The clever lyrics to Hurwitz’s songs are provided by Benj Pasek and Justin Paul. If you listen carefully you can here both bravado and wistfulness in the same tune. The story concerns two dreamers who find one another with some difficulty in the grind that is trying to make it in the business of this company town. Ryan Gosling is Sebastian, a talented jazz pianist struggling to survive by playing music gigs that are far below his talent. Emma Stone is the aspiring actress who makes a living with her nose pressed right up against the window of her dream, as a barista at the coffee house on the Warner Brothers lot. That setting provides multiple opportunities for this to be both a backstage musical and a more straightforward narrative singing story. The sets sometimes mimic the locations used throughout the film. The choices of which must have been influenced by a dozen other movies with Hollywood history.

 

Angel’s Flight has not been operational for a couple of years and since it’s restoration in 1996, it has been closed down on and off a few times. Never mind that this funicular doesn’t really operate, this is a movie about lovers in Los Angeles, and we need to believe.  There is of course no way that Stone’s character Mia can run across the city from the Westside to South Pasadena to meet Sebastian at the Rialto, or that the Rialto is permanently closed, again, this is a movie where your fantasy counts more than a trivia thing like physics. The sequence in the Griffith Park Observatory plays out like the Gene Kelly envisioned ballet from “That’s Entertainment” or “An American in Paris”.  In fact at one point in the film, Gosling practically dances with a prop street light, evoking the ghost of Kelly in this film.

 

Chazelle manages the tricky feat of having his cake and eating it as well. The star crossed love affair both fails and succeeds through the magic of musical story telling. While jazz style music may not at first seem a natural fit for a Hollywood Musical, the director finds a number of ways to make it work. Interestingly enough, there is even a number that betrays Sebastian’s ideals and leaves Mia  nonplussed, while still being entertaining and valid. Just like Mia, we are not quite sure how to take the moment, but we are also swept up in it. John Legend stretches whatever acting chops he aspires to as a jazz musician that knows how to make that career work, and he wants to take Sebastian along for the ride.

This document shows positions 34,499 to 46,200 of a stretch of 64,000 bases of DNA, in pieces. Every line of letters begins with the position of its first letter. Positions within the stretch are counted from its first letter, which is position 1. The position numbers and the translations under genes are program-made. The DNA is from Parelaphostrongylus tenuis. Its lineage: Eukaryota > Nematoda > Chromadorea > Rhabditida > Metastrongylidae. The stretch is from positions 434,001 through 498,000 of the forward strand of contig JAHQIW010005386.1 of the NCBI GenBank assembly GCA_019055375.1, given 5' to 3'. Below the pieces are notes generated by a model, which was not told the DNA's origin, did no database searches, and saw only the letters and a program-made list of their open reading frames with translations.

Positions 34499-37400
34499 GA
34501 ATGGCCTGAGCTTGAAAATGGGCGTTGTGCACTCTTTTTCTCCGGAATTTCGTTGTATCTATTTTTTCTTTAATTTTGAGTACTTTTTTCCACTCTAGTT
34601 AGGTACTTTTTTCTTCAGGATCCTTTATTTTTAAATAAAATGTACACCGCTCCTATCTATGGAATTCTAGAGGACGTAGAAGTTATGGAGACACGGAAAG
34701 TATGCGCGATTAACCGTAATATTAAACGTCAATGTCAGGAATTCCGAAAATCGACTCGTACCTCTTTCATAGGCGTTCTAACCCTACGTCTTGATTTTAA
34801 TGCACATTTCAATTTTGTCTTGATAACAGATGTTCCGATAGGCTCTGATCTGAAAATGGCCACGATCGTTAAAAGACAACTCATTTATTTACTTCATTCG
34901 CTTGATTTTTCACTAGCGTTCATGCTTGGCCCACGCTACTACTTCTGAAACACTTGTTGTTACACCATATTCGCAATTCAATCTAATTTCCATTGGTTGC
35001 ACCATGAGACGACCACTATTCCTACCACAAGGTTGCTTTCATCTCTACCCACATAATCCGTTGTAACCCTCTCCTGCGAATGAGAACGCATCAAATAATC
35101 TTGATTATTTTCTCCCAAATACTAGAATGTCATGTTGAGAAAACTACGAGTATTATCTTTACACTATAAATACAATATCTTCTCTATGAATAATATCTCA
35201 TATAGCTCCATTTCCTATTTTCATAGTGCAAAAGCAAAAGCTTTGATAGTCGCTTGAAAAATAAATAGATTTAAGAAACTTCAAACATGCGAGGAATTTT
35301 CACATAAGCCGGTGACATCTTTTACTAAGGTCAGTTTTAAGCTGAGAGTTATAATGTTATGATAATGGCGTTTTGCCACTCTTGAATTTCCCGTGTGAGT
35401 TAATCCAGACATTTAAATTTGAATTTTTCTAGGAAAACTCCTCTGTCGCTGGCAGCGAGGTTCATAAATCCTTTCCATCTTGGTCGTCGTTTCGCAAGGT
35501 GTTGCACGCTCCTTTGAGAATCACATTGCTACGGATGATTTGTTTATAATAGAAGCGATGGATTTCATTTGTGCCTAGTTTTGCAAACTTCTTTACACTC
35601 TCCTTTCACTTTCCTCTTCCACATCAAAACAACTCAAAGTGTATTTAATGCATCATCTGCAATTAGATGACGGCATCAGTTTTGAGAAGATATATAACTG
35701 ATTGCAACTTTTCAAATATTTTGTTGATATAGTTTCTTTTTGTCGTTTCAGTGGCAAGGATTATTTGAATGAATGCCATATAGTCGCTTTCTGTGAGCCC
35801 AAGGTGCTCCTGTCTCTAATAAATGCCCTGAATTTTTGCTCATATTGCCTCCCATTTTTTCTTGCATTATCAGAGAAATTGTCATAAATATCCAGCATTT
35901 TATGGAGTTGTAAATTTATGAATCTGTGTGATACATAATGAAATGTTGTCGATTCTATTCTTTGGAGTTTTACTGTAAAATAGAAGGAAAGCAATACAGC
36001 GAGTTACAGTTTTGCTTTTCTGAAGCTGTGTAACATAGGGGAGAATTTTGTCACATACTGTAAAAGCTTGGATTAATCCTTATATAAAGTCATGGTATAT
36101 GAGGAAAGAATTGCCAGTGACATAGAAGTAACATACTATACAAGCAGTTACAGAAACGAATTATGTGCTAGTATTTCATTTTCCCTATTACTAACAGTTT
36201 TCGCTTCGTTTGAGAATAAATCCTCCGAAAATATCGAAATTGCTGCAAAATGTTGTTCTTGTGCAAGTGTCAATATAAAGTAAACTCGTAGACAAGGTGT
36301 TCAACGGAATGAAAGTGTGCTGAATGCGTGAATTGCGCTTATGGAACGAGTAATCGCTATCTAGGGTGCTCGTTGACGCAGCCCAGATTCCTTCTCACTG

Two years ago, I made “Whiplash” my favorite film of 2014. Chazelle wrote and directed that film as well and the whole milieu of jazz music came to life in a completely different fashion. That movie was frenetic and shot with a style that seems fitting to the music it emphasized. Even though this movie uses the same kind of music, the direction here is fluid and models the graceful dance moves of people like Kelly, Fred Astaire and Cyd Charisse.  The camera follows our two lovers slowly as they walk across “Suicide Bridge” at night. The slow pan from inside the car,across the Rialto Theater after  it has closed does a subtle but effective job of indicating an important transition in the story. The camera glides and pirouettes just as the actors do in their dance scenes with phantasmagoric images of Los Angeles swirl in the background.

No one will mistake the two leads for professional singers but their voices are pure and sincere and work wonders at achingly evoking the desire on their parts for their dreams to come true. The hundreds of dancers employed in the big numbers and the musicians that play in the clubs and on stage are all excellent. He has only a small part near the end of the film, but Tom Everett Scott reminded me of an adult version of the character that you are most likely to know him from, another jazz enthusiast at that.  The film is a love letter to movie musicals and a great movie musical in itself. It is the opposite of the line that Gosling says at one point, “It’s Los Angeles, where they worship everything and value nothing.” The movie respects but does not deitize the films of the past and it values every contribution those movies made. “La La Land” is likely to be my favorite film of the year, if you see it and experience it the way I did, I suspect your feelings will be the same.